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Millionaire Republican Switches Parties

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By Kathleen Parker
Sunday, March 29, 2009

Just as news breaks that political fundraising is down for both parties, Republicans have lost one of their more generous contributors.

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In what one might call a biblical move, Christian philanthropist Howard Ahmanson -- one of three major funders of the campaign for California's Proposition 8, which banned same-sex marriages -- has abandoned the GOP for the Democratic Party.

No one ever said the multimillionaire isn't idiosyncratic.

In a rare interview Thursday, Ahmanson shared some of his thoughts about why he switched parties. In a word, taxes.

Specifically, he was offended by the California Republican Party's insistence during a recent state budget battle that there would be no tax increases for any reason, no matter what. "They're providing one issue, and it's just a very silly issue," Ahmanson told me by telephone.

So, without fanfare, Ahmanson printed out an online form and mailed in his Democratic Party registration. Thus far, he's heard nothing back, but confesses to hoping he'll receive a little card or something.

Ahmanson, who was born to and inherited great wealth, has spent a lifetime trying to figure out what to do with his good fortune. It has been, at times, a burden of guilt, complicated by a lonely childhood. He also has Tourette's syndrome, which has contributed to his reclusiveness.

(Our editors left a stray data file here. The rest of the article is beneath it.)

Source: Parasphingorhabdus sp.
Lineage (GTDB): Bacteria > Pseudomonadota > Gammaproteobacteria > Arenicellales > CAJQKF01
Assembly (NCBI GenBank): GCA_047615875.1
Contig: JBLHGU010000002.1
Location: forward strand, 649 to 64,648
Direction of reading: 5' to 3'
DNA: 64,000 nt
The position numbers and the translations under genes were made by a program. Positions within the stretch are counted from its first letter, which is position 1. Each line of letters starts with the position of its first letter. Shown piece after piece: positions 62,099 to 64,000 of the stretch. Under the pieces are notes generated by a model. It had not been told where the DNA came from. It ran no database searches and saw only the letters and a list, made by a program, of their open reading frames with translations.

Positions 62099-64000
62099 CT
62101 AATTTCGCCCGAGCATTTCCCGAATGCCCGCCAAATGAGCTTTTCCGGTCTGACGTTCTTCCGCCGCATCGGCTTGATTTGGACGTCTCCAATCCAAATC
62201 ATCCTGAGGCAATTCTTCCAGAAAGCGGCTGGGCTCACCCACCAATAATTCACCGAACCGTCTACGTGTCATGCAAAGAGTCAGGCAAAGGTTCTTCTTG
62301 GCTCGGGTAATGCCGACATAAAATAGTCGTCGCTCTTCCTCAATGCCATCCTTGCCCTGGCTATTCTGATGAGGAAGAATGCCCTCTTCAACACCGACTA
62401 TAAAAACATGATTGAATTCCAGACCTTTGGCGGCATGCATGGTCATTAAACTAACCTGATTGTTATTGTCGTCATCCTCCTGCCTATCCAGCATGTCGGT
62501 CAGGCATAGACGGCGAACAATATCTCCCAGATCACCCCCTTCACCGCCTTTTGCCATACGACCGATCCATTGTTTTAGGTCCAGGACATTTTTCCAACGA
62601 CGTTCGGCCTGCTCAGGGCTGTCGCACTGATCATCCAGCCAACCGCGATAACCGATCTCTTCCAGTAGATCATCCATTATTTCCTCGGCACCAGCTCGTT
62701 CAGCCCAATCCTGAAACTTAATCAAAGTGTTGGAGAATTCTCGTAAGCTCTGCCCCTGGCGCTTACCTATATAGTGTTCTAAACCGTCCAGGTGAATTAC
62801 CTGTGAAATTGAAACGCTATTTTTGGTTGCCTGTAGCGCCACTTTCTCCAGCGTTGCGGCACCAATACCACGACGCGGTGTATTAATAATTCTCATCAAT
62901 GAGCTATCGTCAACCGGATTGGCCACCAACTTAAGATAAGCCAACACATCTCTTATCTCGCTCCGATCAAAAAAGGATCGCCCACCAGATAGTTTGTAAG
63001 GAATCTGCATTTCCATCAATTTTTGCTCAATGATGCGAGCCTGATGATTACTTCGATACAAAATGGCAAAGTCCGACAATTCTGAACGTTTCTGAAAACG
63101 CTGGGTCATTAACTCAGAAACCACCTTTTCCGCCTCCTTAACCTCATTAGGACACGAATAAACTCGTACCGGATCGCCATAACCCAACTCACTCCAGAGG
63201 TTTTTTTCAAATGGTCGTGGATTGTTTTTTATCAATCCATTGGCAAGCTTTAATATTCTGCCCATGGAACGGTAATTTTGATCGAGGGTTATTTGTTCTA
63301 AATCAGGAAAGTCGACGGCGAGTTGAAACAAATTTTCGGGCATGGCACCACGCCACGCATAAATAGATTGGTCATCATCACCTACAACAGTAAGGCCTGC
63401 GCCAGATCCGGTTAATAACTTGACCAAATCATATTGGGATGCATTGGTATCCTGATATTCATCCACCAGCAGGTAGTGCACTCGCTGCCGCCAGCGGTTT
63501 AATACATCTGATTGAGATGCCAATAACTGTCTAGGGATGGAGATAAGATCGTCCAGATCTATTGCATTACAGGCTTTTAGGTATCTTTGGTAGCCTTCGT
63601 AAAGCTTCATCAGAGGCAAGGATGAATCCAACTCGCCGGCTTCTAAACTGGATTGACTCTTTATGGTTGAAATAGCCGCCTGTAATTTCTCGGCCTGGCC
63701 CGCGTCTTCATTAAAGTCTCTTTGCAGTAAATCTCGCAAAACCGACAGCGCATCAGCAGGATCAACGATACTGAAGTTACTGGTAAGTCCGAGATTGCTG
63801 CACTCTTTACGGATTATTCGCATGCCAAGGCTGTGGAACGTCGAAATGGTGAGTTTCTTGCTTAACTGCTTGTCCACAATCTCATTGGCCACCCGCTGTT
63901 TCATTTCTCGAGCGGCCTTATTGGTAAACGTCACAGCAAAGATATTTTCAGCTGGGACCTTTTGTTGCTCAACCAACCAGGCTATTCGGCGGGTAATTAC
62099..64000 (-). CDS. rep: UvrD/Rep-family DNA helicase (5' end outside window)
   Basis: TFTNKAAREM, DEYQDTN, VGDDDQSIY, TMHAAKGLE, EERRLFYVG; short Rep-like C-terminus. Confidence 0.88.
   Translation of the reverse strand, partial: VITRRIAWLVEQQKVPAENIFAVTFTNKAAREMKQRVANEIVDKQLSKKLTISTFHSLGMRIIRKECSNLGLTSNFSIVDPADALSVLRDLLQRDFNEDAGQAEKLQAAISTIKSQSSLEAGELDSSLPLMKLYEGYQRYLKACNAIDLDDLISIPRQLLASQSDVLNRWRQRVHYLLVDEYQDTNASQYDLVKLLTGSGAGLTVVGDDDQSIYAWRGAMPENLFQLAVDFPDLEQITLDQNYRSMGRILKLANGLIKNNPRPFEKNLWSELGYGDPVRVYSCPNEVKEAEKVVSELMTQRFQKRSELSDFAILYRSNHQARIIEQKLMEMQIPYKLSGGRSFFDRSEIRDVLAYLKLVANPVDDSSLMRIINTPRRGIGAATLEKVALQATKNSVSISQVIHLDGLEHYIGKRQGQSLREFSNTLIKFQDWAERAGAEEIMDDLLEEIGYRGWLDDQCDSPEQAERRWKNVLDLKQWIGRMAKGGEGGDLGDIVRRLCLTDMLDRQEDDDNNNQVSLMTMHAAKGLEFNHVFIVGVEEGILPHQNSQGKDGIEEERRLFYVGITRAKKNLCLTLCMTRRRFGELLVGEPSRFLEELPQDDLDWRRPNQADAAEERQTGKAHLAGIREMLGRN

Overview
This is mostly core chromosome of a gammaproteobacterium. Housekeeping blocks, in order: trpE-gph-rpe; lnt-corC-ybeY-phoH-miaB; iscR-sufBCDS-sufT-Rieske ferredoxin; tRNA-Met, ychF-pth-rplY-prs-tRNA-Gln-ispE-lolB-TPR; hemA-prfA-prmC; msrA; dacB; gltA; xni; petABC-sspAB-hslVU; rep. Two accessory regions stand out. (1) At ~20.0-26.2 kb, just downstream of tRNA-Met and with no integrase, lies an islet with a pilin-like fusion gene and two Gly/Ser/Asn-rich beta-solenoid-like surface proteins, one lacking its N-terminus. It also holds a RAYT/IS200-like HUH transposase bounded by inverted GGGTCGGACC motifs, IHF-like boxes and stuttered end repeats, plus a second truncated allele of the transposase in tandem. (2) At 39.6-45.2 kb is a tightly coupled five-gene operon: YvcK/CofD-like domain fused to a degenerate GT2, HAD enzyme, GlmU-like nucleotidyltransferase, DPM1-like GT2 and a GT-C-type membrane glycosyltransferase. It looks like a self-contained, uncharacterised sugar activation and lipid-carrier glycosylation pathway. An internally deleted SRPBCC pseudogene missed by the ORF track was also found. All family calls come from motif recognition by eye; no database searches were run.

Now 58, Ahmanson is recognized as one of the nation's leading evangelical Christians and one of conservatism's most reliable supporters, though he is hardly a Republican talking-point man. He follows his own script and has parted company with social conservatives before. He thinks those who argue for school prayer, for instance, are confusing the moral with the religious. Morality is how we relate to one another, he says. Religion is how we relate to God -- "and it's not the government's business."

One can't mention Ahmanson without also discussing his association with Calvinist theologian R.J. Rushdoony, who believed in a literal application of biblical teachings and is credited with inspiring the Christian home-schooling movement.

Rushdoony's ideas captured Ahmanson's imagination in what the philanthropist now calls "my wild youth," but he has mellowed. Ahmanson certainly doesn't believe that homosexuals should be executed, as some of his critics have suggested, but he does believe that gays should "come to Christ and then recover."

He is also no longer the welfare abolitionist he used to be, "though I hate the attitude that welfare, once granted, is a moral entitlement that can never be reduced. And Social Security and Medicare are included in my definition of welfare."

Ahmanson's conversion to the Democratic Party, following decades of donating millions to conservative think tanks and causes, certainly qualifies as a "shocker" in political circles. "What!!!!!" is typical of the response I've gotten as I've sought reactions.


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